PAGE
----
Magnifying power = (7.2 / 0.9) × [1 + {25 / 2.5}] = 88.

    CBSE Class 12 Chapter Notes: Physics, Chemistry, Maths

    Question 9.12: A person with a normal near point (25cm) using a compound microscope with objective of focal length 8.0 mm and an eyepiece of focal length 2.5cm can bring an object placed at 9.0 mm from the objective in sharp focus. What is the separation between the two lenses? Calculate the magnifying power of the microscope.

    Solution 9.12:

    Sol.

    Given:

    D = 25 cm

    fo = 8 mm

    fe = 2.5 cm

    uo = 9 mm

    For image at 25 cm

    Angular magnification of the eye-piece = (25 / 2.5) + 1 = 11

    Using lens formula

    (‒1/25) – (1/ue) = (1/2.5)

    Or

    ue = ‒2.27 cm

    Also,

    (1/vo) ‒ (‒1/0.9) = 1/0.8

    Or

    vo = 7.2 cm

    Therefore, separation = 2.27 + 7.2 = 9.47 cm

    Magnifying power = (7.2/0.9) × [1 + {25 / 2.5}] = 88.

    Question 9.13: A small telescope has an objective lens of focal length 144 cm and an eyepiece of focal length 6.0 cm. What is the magnifying power of the telescope? What is the separation between the objective and the eyepiece?

    Solution 9.13:

    Given:

    fo = 144 cm

    fe = 6 cm

    Length of the telescope tube = fo + fe = 150 cm

    Magnification = fo / fe = 24.

    Question 9.14: (a) A giant refracting telescope at an observatory has an objective lens of focal length 15m. If an eyepiece of focal length 1.0 cm is used, what is the angular magnification of the telescope?

    (b) If this telescope is used to view the moon, what is the diameter of the image of the moon formed by the objective lens? The diameter of the moon is 3.48 × 106 m, and the radius of lunar orbit is 3.8 × 108 m.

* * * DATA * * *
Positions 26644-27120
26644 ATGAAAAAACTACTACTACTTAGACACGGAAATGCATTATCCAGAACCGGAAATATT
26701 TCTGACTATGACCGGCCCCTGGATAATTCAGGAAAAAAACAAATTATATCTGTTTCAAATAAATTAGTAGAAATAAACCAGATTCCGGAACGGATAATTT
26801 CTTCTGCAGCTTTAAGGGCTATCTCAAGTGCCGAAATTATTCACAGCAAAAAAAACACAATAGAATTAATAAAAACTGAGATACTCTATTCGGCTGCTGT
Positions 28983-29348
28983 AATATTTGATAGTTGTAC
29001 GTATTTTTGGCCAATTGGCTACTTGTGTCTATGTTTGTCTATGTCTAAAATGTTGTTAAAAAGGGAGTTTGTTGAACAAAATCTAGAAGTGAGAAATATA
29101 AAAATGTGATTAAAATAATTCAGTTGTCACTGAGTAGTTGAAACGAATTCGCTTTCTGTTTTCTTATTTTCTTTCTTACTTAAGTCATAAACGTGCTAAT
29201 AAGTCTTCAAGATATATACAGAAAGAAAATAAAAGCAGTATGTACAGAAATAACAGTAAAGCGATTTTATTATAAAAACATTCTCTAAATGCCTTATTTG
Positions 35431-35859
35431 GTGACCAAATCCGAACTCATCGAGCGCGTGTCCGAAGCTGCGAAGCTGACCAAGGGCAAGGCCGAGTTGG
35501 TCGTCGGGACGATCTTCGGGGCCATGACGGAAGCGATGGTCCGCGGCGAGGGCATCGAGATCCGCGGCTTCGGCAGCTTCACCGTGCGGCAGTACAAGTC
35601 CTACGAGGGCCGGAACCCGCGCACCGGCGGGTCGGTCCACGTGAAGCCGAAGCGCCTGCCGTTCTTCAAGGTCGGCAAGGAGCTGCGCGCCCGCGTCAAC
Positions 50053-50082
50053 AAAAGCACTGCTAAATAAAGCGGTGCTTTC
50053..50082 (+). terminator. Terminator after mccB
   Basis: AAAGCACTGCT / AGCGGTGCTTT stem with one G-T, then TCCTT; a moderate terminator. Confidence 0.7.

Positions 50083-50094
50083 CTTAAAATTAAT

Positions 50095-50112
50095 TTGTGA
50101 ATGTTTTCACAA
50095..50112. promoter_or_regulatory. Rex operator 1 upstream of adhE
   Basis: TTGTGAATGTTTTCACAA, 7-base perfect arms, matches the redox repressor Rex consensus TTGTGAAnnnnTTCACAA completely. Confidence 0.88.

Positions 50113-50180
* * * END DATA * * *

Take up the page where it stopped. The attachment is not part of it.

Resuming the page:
Solution 9.14:

    (a) Given:

    fo = 15 m

    fe = 1 cm

    Angular magnification = fo / fe = 1500

    (b) Dia = 3.48 × 106 m

    Rad = 3.8 × 108 m

    Then, angles subtended

    3.48 × 106 / 3.8 × 108 = D / 15

    Or

    D = 13.7 cm.

    Question 9.15: Use the mirror equation to deduce that:

    (a) an object placed between f and 2f of a concave mirror produces a real image beyond 2f.

    (b) a convex mirror always produces a virtual image independent of the location of the object.

    (c) the virtual image produced by a convex mirror is always diminished in size and is located between the focus and the pole.

    (d) an object placed between the pole and focus of a concave mirror produces a virtual and enlarged image.

    [Note: This exercise helps you deduce algebraically properties of images that one obtains from explicit ray diagrams.]

    Solution 9.15:

    (a) (1/v) + (1/u) = 1/f

    f < 0

    u < 0

    So, (1/v) – (1/u) = ‒1/f

    At, u = f

    (1/v) – (1/f) = ‒ (1/f)

    Or

    v = ∞

    At, u = 2f

    (1/v) – (1/2f) = ‒ (1/f)

    Or

    v = ‒ 2f

    At, u = 1.5f

    (1/v) – (1/1.5f) = ‒ (1/f)

    Or

    v = 2f

    Hence deduced.

    (b) f > 0, u < 0

    At, u = ∞

    ⇒ 1 / v = 1 / f

    Or

    v = f (+ive)

    At u = f

    1 / v – 1 / f = 1 / f

    Or

    v = f / 2 (+ive)

    Hence always virtual image is formed.

    (c) f > 0

    u < 0

    Therefore

    1 / v = 1 / f – 1/ u

    Since u < 0

    1 / v > 1 / f

    Or

    v < f

    Hence image is diminished.

    (d) f < 0

    f < u < 0

    1 / v – 1 / u = -1 / f

    Or

    1 / v = [-1 / f + 1 / u] < 0

    So virtual image.

    As m = v / u

    u < 0

    v > 0

    v > u

    So,